After the session was over, I helped to take Sonny in for a cool-down and brushing. Sonny, just like me, was hot and sticky from getting so much exercise in the humid weather. I brushed his coat with a small brush and spoke softly to him and thanked him for the nice ride and for being so well-behaved. Bonding with my therapy horse this way was always one of my favorite parts during my sessions as a boy, and I was happy to find out that I still enjoy it just as much now.
Overall, I would say that this first hippotherapy session went smoothly. My memories of the old program helped immensely in acclimating to the new one, but I also learned many new things about riding on and controlling the horse. The outdoor environment is also a refreshing change of scenery. I hope future rides will be just as rewarding and eye-opening to me as this one. I love riding horses, and I am so glad that I can saddle up again.
“I have a girlfriend,” Mickey announced.
“You do?” I said. “Tell me about her.”
“She doesn’t talk much,” he said. “She’s shy.”
I’d heard about her a few weeks earlier, when his teacher Jackie had emailed me about the friendship that was blossoming between Mickey and the girl in the classroom next door.
Caroline goes on a daily walk on the bike path and I have been letting Mickey go with her to offer encouragement—he quite enjoys this … I have to tell you that his mental demeanor is so improved when he gets that physical exercise—and it boosts his self esteem, too, because he thinks he is helping Caroline.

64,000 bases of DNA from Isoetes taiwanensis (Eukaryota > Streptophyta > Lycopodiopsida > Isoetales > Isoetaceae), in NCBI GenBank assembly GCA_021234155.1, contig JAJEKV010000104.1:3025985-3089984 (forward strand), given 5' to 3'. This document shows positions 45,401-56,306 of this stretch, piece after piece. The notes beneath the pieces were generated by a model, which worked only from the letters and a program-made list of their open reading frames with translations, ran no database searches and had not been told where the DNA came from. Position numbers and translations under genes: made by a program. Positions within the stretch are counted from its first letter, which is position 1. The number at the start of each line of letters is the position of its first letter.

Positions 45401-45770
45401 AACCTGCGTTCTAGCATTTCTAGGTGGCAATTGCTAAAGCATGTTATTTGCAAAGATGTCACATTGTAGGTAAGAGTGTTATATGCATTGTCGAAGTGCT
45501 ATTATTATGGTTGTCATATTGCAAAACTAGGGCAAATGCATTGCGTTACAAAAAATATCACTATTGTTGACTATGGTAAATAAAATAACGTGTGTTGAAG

Soon after, Jackie emailed me this news:
Just letting you know that Mickey asked his friend Caroline to the prom today … We will find out what color her dress is in case Mickey wants to get her a corsage.
“Oh my. I think I need a tissue,” I told my friend Beth.
“Are you kidding? I’d need a whole box,” she said. “This is a monumental milestone moment.”
I phoned the florist. The afternoon before the prom, I took Mickey to the shop. With a big smile, the florist produced a small white box. Carefully the man peeled back layers of tissue paper to reveal a wrist corsage of rosebuds and ribbons nestled within. Mickey peered at it silently.
“She’ll love it,” the florist assured him.
Mickey nodded. All business, he pulled out his wallet. “How much does it cost?”
Mickey placed two 20 dollar bills on the counter. He remembered to wait for his change. Then, as we walked back to the car, he confided, “I hugged Caroline today.”
“You did? What did she say?”
“She said, ‘I love you.’”
“Really,” I said, feigning nonchalance. “And what did you say?”
“I said,’ I love you too.’”
The prom took place in the school’s gym. Students were decked out in their party best. Parents were invited too. “But we shouldn’t hover,” I reminded my husband Marc. (A reminder to me as well.)
We watched from the sidelines as Mickey and Caroline clasped hands. Together they jumped up and down, with looks of sheer joy on both their faces. Each time he took her by one hand and twirled her around, teachers and staff applauded. Marc and I kvelled—a Yiddish word that means to burst with pride and pleasure for one’s child. It’s related to the German word quellen: “to well up.”